The other flipside to the pardox is that it really is applicable to any network. Sometimes the best way to improve the efficiency of mass transit is to cull bus/train routes. But try selling that in a modern city.
Also same thing applies to this paradox. Even if individual travel time is reduced for some, I doubt that overall traffic throughput is reduced. At worst case scenario it should stay the same.
It's one of the big shifts in planning thought to get away from a simple engineering problem of moving more cars faster and try to integrate different modes and give land use a more careful impact assessment.
Not necessarily for the people on the bus. Efficiency in terms of capacity represents one of several possible optimization criteria; the distribution of transit times to various destinations represents another.
The paradox still applies when we consider the Tokyo rail network. There's lots of rail in Tokyo - it transports most of the commuters. Major lines are quite literally packed during rush hour.  Adding more rail will make the system even more popular, so the problem won't get better.
OTOH consider congestion charges. When interviewed, individuals do not believe they were significantly affected by the introduction of a charge, even though overall traffic levels go down substantially, by one fifth in the example used of Stockholm.
What we are changing when we change capacities is not speed or comfort, but a preference for what kind of congestion we get and how cheaply it will be filled. If our only goal is congestion reduction we should not be looking at the roads at all.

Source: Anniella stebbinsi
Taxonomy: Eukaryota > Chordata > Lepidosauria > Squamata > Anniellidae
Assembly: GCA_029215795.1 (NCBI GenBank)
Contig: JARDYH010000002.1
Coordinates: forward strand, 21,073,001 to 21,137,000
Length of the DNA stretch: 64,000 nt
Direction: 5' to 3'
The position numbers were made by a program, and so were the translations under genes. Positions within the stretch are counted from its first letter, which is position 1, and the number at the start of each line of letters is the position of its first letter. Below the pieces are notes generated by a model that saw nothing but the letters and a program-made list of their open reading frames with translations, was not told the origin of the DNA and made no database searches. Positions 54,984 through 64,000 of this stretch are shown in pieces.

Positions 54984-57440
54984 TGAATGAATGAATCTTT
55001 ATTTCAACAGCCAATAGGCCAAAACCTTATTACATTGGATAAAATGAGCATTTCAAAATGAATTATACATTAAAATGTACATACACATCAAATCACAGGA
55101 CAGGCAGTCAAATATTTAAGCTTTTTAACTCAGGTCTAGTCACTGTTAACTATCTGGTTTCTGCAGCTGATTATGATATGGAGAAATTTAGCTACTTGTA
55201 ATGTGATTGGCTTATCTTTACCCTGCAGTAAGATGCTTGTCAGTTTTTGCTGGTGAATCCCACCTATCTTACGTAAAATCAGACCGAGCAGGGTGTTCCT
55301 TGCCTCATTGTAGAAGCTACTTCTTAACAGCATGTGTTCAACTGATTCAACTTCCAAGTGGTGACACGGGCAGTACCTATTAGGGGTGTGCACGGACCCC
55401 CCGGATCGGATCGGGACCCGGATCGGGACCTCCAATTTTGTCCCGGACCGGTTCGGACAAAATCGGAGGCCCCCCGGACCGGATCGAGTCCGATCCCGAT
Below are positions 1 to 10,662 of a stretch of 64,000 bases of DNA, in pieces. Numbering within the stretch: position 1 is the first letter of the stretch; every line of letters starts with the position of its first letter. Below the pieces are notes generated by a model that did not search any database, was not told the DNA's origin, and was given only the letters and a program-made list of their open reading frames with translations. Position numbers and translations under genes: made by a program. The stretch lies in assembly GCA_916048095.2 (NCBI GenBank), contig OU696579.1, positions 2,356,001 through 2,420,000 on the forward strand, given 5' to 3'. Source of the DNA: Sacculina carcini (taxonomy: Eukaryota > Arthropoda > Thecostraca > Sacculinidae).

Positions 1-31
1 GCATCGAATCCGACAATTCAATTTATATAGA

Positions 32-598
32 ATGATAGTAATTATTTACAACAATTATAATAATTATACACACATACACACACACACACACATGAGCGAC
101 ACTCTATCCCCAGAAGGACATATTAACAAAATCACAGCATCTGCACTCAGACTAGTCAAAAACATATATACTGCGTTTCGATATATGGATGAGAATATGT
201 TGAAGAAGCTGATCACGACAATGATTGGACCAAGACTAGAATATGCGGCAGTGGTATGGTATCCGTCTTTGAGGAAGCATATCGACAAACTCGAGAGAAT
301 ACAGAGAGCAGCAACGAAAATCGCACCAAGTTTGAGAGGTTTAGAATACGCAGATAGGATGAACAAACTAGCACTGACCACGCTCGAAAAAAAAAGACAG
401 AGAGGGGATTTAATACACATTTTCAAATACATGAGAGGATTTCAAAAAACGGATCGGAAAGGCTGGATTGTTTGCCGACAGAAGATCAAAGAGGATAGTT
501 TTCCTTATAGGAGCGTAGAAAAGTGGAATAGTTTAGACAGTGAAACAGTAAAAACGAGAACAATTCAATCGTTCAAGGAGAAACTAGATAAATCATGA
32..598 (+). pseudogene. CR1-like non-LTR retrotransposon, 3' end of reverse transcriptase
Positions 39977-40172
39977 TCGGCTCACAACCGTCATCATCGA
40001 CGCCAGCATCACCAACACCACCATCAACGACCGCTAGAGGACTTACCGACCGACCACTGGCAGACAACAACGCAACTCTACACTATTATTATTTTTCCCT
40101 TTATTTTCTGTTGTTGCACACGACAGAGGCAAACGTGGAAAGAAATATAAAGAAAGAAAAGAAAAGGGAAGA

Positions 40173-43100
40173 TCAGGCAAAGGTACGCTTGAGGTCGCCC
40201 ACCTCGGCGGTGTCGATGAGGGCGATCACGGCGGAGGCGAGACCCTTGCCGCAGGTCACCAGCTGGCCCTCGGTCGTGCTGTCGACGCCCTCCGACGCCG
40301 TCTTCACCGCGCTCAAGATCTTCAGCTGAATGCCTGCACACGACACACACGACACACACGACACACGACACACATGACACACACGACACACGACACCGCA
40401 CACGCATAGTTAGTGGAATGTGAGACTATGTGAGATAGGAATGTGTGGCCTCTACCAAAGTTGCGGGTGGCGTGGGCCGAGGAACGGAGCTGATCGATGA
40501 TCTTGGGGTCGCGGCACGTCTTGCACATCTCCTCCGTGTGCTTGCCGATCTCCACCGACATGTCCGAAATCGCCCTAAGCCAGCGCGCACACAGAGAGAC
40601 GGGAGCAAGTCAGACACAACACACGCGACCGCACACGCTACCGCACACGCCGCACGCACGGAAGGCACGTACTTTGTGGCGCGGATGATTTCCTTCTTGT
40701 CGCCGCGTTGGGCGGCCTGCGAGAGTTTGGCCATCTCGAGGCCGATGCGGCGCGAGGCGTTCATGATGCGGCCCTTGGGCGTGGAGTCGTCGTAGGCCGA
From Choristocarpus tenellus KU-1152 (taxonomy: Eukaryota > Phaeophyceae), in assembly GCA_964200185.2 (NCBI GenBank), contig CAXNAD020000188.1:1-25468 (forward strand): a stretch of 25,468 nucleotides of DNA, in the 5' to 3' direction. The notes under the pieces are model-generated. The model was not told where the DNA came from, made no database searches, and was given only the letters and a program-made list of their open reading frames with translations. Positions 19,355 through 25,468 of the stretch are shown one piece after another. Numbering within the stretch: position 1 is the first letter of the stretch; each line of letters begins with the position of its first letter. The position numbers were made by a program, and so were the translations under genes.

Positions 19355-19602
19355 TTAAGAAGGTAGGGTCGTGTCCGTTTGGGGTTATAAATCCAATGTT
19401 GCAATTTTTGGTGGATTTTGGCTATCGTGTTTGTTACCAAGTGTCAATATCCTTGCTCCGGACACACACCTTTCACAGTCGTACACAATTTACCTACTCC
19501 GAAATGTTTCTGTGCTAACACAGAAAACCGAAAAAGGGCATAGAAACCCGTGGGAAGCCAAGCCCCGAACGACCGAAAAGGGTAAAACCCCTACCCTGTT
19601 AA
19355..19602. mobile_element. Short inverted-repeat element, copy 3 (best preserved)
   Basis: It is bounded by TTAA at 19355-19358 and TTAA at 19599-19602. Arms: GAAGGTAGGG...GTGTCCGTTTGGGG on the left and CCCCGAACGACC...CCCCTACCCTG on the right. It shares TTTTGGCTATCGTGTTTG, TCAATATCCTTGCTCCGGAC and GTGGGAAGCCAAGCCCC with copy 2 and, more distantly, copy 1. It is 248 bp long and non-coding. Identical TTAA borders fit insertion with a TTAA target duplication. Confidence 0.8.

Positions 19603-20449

The San Francisco area has plenty of car traffic, but more recently, within the past decade or so, the public transit has become extremely popular. This is not because the transit has gotten substantially better by quality or speed metrics. It is because the population is making more trips and longer ones, and the public transit systems were the last resort for capacity. Demand for new trips is in turn caused by available housing being located distantly from workplaces. If newcomers were able to live where they worked, congestion would drop significantly.
Sure, there always are some cases where fiddling with lanes, transport types and other relatively cheap means of changes makes traffic better, but in the end simply more roads are needed.
But there's something right in what you say. When you add the extra road you make travel time worse at low usage and better at high usage.